- Strachey's Draughts, Christopher Strachey
- first first
- United Kingdom (Manchester)
The first videogame was an implementation of the board game draughts (or checkers), programmed by British teacher and physicist Christopher Strachey for the Ferranti Mark I computer. This game pitted a human operator against the computer, with the game board and the position of the pieces shown one of the Ferranti Mark I's Williams Tube displays. The draughts program was first played in July 1952.
Strachey chose draughts as it was a middle-ground in terms of complexity between the too-simple noughts and crosses (tic tac toe) and the too complex chess (which computers wouldn't be able to play adequately until the 1960s). He originally intended to run the program on the Pilot ACE computer at the National Physical Laboratory, but when this was tried in the summer of 1951, it overwhelmed the computer's memory.
Later the same year, Strachey read about the Manchester Mark I – a significantly more capable computer – and wrote to its designer, Alan Turing, requesting an opportunity to try it out. Turing sent him the programming manual for the new computer (and its commercial version, the Ferranti Mark I) and Strachey set about rewriting his code to work with the new machine.
There were a few earlier computer games (the 1950 implementation of Tic tac toe for the Canadian National Exhibition, or the 1951 implementation of the game Nim at the 1951 Festival of Britain), but these relied on static lightbulb displays and single-function computers that could only run the game they'd been designed for.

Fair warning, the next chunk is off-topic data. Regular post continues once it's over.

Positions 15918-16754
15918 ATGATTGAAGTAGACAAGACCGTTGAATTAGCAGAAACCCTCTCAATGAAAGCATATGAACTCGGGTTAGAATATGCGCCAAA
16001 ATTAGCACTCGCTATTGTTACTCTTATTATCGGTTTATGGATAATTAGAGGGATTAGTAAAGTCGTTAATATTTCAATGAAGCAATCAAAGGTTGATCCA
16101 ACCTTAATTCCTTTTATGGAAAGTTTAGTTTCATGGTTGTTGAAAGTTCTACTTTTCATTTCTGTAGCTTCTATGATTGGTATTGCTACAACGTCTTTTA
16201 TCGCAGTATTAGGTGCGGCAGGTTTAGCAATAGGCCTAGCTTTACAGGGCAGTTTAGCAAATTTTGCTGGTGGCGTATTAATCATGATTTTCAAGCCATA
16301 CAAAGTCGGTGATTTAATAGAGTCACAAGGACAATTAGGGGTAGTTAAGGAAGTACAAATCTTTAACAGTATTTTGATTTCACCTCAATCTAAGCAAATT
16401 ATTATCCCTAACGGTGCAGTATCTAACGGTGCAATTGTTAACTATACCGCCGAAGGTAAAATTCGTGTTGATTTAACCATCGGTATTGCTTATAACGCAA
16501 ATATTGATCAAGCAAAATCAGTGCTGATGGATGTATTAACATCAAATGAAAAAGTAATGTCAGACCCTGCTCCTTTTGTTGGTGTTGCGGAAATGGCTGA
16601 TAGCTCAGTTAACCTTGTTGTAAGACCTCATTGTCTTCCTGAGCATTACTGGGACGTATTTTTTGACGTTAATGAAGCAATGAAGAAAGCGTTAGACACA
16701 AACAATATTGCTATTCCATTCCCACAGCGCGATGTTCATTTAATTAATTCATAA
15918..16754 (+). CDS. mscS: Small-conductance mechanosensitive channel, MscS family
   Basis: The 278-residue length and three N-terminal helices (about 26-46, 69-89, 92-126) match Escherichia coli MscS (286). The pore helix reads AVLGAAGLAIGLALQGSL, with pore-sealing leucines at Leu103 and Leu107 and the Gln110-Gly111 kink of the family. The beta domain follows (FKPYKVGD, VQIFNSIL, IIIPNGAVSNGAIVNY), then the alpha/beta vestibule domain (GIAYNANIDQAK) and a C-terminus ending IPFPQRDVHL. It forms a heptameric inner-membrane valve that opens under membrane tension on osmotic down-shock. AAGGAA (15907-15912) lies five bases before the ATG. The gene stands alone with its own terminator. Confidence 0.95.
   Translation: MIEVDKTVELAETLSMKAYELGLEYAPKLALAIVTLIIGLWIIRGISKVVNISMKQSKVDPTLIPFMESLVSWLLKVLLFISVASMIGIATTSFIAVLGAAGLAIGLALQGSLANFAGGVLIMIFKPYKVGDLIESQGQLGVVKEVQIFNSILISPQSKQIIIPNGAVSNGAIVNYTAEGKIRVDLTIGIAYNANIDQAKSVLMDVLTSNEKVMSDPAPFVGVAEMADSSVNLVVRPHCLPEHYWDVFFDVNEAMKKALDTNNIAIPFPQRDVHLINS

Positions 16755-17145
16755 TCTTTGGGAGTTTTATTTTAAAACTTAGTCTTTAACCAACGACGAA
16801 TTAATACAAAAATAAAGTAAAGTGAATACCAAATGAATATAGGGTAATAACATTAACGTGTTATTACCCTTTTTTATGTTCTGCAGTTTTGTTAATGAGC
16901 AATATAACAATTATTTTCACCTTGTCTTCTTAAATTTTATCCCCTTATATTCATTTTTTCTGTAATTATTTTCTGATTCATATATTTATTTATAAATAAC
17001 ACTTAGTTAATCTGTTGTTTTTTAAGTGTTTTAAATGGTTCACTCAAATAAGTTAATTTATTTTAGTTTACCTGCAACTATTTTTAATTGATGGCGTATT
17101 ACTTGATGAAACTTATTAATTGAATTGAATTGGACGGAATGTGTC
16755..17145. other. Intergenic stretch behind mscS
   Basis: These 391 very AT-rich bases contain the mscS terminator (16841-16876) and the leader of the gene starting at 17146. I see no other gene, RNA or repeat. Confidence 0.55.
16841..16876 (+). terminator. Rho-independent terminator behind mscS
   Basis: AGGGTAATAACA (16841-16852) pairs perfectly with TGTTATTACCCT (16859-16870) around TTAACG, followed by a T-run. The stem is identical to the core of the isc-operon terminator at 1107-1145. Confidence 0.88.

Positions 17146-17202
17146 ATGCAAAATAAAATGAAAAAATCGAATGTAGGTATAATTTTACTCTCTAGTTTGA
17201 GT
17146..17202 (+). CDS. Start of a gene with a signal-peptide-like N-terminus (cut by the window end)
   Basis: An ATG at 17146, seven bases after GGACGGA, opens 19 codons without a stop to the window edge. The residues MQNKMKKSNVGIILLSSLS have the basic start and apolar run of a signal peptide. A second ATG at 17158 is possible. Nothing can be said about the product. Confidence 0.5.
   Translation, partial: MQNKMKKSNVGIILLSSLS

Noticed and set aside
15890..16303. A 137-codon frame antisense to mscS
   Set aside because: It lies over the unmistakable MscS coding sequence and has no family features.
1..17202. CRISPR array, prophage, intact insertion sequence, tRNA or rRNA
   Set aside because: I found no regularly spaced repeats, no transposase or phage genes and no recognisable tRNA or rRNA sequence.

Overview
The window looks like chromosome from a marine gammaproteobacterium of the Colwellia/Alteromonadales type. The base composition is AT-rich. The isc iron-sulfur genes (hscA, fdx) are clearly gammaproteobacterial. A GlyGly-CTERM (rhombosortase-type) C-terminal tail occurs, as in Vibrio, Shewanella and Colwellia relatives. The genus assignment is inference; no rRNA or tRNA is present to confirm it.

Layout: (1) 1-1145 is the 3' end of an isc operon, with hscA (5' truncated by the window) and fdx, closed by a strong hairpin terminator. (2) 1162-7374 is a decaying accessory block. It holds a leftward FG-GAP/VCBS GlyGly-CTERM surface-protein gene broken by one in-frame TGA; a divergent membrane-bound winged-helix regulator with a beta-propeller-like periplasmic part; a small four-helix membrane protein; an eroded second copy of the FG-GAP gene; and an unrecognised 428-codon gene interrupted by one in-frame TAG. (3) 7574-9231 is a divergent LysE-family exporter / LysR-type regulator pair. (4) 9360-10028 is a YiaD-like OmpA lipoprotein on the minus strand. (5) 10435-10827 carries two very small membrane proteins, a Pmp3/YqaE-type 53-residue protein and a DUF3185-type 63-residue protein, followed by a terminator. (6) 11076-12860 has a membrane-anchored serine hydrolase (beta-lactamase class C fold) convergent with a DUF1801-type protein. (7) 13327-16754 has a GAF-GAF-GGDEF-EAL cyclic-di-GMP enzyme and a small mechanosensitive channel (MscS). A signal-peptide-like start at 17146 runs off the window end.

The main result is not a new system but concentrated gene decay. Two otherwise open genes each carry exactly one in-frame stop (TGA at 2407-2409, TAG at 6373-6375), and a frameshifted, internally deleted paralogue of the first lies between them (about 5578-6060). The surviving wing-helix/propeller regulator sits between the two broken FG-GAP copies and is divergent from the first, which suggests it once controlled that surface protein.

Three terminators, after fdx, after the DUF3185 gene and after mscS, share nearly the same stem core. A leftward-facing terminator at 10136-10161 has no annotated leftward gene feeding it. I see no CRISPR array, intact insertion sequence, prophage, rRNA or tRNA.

Though they came first, these games (along with Strachey's Draughts and a few other 1950s experiments) are of little historical relevance to the development of computer games, as they were one-off technical demonstrations and little-known outside of a small group of researchers.
In terms of influence, the ancestor of all modern videogames is actually a program called Spacewar! developed at the Massachusetts Institute of Technology in 1962 by graduate student Steve Russell in collaboration with Martin Graetz, Wayne Wiitanen, Bob Saunders, Steve Piner, and others.
Spacewar! pits two (later four) players against each other, with each flying a starship around a star with simulated gravity. The controls allow the player to steer, fire torpedos, and ignite their engine to move around.
Over the course of the 1960s, Spacewar! was widely shared, spreading to computing facilities all over America. It was ported to a number of different minicomputers and mainframes, its gameplay gradually refined and new features added. It was the experience of playing Spacewar! at Stanford University that motivated Atari co-founders Nolan Bushnell and Ted Dabney to start their own company (their first game, Computer Space 1971, was a low-cost clone of Spacewar!).